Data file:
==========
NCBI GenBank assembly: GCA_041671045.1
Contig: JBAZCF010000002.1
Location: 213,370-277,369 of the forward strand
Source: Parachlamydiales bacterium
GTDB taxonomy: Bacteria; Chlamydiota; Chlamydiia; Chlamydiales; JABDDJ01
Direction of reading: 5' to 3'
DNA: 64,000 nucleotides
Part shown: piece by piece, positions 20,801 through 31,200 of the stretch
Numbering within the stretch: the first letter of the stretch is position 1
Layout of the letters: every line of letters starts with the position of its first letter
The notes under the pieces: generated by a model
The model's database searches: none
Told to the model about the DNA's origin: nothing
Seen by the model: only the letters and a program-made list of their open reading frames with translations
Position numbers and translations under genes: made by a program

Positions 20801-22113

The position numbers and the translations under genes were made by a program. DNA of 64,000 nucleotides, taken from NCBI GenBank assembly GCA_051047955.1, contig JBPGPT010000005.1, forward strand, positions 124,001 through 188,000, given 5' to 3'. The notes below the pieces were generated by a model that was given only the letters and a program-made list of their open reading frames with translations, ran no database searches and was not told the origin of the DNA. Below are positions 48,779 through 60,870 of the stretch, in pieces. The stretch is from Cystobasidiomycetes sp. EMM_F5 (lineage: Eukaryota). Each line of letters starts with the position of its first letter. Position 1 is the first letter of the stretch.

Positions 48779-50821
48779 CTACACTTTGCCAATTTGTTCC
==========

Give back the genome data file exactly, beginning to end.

NCBI GenBank assembly: GCA_041671045.1
Contig: JBAZCF010000002.1
Location: 213,370-277,369 of the forward strand
Source: Parachlamydiales bacterium
GTDB taxonomy: Bacteria; Chlamydiota; Chlamydiia; Chlamydiales; JABDDJ01
Direction of reading: 5' to 3'
DNA: 64,000 nucleotides
Part shown: piece by piece, positions 20,801 through 31,200 of the stretch
Numbering within the stretch: the first letter of the stretch is position 1
Layout of the letters: every line of letters starts with the position of its first letter
The notes under the pieces: generated by a model
The model's database searches: none
Told to the model about the DNA's origin: nothing
Seen by the model: only the letters and a program-made list of their open reading frames with translations
Position numbers and translations under genes: made by a program

Positions 20801-22113

The position numbers and the translations under genes were made by a program. DNA of 64,000 nucleotides, taken from NCBI GenBank assembly GCA_051047955.1, contig JBPGPT010000005.1, forward strand, positions 124,001 through 188,000, given 5' to 3'. The notes below the pieces were generated by a model that was given only the letters and a program-made list of their open reading frames with translations, ran no database searches and was not told the origin of the DNA. Below are positions 48,779 through 60,870 of the stretch, in pieces. The stretch is from Cystobasidiomycetes sp. EMM_F5 (lineage: Eukaryota). Each line of letters starts with the position of its first letter. Position 1 is the first letter of the stretch.

Positions 48779-50821
48779 CTACACTTTGCCAATTTGTTCC